Employee’s Leave Entitlements & Flexible Working Arrangements
COVID-19 or Coronavirus has had a tremendous impact on the global economy and the employment sector in particular.
In the present circumstances, it is important that the employers and the employees are aware of their workplace rights and obligations.
Enforcement of Safety Measures
The employers should keep up to date on any guidelines issued by State, Territory, and Federal governments and relevant authorities regarding Coronavirus.
Pursuant to Part 2 of the Work Health and Safety Act 2011 (Cth), the employers, as far as reasonably practicable, have a responsibility to provide a safe and healthy work environment for the employees. The employers have an obligation that their actions or failures to act do not have any negative effect on the health of the employees.
The World Health Organization’s guidelines for organizations may also be helpful for employers for maintaining the safety and the welfare of the employees.
Work from Home
Pursuant to the Part 3.1 of the Work Health and Safety Regulations 2011 (Cth) and the Model Work Health and Safety Laws, employers must implement appropriate control measures to contain the situation, even if it means that they have to require their employees to work from home. Even if the employees are working from home during this period, the employer is still responsible for their health and safety, therefore, it is prudent to implement a robust Work from Home Policy in place.
An employer, for the health and safety of others in a workplace, may direct an employee to work from home until they provide the employer a medical clearance certificate. If the employee insists to work during this period, they will have to be paid for this period but if the employee is required to self-quarantine themselves under the government orders, the employer may not have to pay them for this period, unless they use their leave entitlements.
Flexible Working Arrangements
Pursuant to s 65 of the Fair Work Act 2009 (Cth) (the FWA) an employee, who has been employed for more than 12 months can request the employer, in writing with the proposed changes, for a flexible working arrangement due to reasons, such as :
• family violence;
• providing support to family member suffering from violence;
• providing care to a child;
• the employee is 55 years or older; or
• the employee is a carer within the meaning of the Carer Recognition Act 2010 (Cth).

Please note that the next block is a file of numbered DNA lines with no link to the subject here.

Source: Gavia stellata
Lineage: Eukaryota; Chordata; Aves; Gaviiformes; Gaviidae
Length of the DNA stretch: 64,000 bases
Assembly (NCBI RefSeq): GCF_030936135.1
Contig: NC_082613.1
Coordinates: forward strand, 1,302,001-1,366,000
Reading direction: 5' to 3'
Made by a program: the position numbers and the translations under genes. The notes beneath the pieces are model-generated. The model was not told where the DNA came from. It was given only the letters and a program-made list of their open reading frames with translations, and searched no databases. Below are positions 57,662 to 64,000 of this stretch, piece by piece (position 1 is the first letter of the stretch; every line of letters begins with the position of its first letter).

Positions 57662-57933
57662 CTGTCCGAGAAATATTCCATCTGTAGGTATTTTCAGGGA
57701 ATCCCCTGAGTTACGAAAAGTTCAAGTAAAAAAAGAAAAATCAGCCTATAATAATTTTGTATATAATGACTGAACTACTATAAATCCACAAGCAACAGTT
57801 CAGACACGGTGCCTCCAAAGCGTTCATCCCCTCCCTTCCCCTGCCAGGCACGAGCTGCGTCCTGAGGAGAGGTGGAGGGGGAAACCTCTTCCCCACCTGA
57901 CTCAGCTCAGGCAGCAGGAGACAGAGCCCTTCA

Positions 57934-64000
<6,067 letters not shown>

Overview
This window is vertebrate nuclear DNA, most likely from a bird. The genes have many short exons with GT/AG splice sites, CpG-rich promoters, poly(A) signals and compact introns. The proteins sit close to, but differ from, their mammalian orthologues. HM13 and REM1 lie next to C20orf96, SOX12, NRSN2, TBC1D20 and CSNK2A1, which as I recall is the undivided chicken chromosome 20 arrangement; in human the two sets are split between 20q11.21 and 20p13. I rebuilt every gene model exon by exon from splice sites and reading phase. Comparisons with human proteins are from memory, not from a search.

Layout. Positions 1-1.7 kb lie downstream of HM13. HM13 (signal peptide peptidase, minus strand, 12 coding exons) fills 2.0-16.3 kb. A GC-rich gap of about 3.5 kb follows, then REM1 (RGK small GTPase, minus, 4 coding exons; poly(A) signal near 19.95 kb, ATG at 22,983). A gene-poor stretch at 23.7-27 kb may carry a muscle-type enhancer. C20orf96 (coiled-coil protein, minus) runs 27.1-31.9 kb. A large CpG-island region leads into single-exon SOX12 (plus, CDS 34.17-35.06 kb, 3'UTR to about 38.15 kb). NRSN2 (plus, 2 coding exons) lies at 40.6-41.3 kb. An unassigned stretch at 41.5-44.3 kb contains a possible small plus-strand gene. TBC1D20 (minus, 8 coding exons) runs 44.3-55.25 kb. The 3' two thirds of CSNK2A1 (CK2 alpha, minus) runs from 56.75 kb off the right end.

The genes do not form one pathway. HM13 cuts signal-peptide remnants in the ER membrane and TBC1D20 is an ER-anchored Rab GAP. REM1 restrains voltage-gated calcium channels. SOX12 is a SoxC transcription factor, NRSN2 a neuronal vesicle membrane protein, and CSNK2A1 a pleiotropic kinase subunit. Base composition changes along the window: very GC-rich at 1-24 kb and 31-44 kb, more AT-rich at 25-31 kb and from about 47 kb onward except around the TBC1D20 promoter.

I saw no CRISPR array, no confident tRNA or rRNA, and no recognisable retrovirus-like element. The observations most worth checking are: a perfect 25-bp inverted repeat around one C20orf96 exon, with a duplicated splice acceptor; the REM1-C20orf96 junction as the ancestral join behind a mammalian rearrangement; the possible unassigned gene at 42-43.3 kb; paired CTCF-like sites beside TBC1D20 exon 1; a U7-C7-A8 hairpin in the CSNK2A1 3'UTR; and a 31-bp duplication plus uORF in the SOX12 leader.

Permission for a flexible working arrangement is subject to the approval of the employer and the employment contract between the employer and the employee. The employer must reply in writing to this request within 21 days and may only refuse by providing a reasonable ground.
An employee’s entitlement to paid leave depends on what type of employee they are. Only permanent, fixed term, and regular and systematic casual employees are entitled to paid leave pursuant to the relevant modern awards, enterprise agreements or the employment contracts.
The different types of employees and their general leave entitlements have been discussed in a separate article entitled “Types of Employment Relationships and the Relevant Entitlements”.
Long Term Sick Leave
Pursuant to s 352 of the FWA, an employer must not dismiss an employee because the employee is temporarily absent from work because of an illness or injury. Pursuant to Regulation 3.01 of the Fair Work Regulations 2009 (Cth), the employee must provide a medical certificate of such illness to the employer within 24 hours of becoming ill or within a reasonable period, if not possible. The employer must not terminate the employment of such employees if:
• they have been absent from work for less than 3 consecutive months or less than three months in the last 12 months;
• they have taken their entitled paid sick leave, or unpaid sick leave or the combination of both during this time; and
• they can provide evidence of their sickness.
Pursuant to s 351 of the FWA, the employer must not discriminate against an employee by terminating their employment because of a mental or physical disability.
It was held by the Federal Circuit Court in McGarva v Enghouse Australia Pty Ltd  FCCA 1552, that the employer does not have an automatic right to terminate the employment of a an employee when they are absent due to an illness for more than 3 months. The employer must consider the following grounds before making that decision:
• whether the employee is fit to return to their duties;
• when will they be able to return;
• will the employer have to make alternate arrangements or modifications so that the employee is able to work;
• how long the employee has been employed;
• the size of the organization; and
• the length of the employee’s absence.
In R v Aurizon  FWC 22, the Fair Work Commission held the dismissal of the employee was fair as the employee was absent from the work for more than a year and there were no reasonable prospects of his returning to work.
The Employer should implement a robust Long Term Sickness Policy in place for these circumstances.
If you require any employment law advice at this time, feel free to contact us for a free consultation on (02) 9262 5495 or (03) 8899 7870; visit our Website; Like our Facebook Page.
This article is written by Nyeilza Dutt and settled by Damin Murdock. This article is not legal advice and should not be relied upon as legal advice. All articles found on this website are intended to provide informative information, nevertheless, in many instances legislation and case law has been simplified and/or paraphrased. If you would like personal legal advice based on your current circumstances, you should contact MurdockCheng Legal Practice for a free consultation.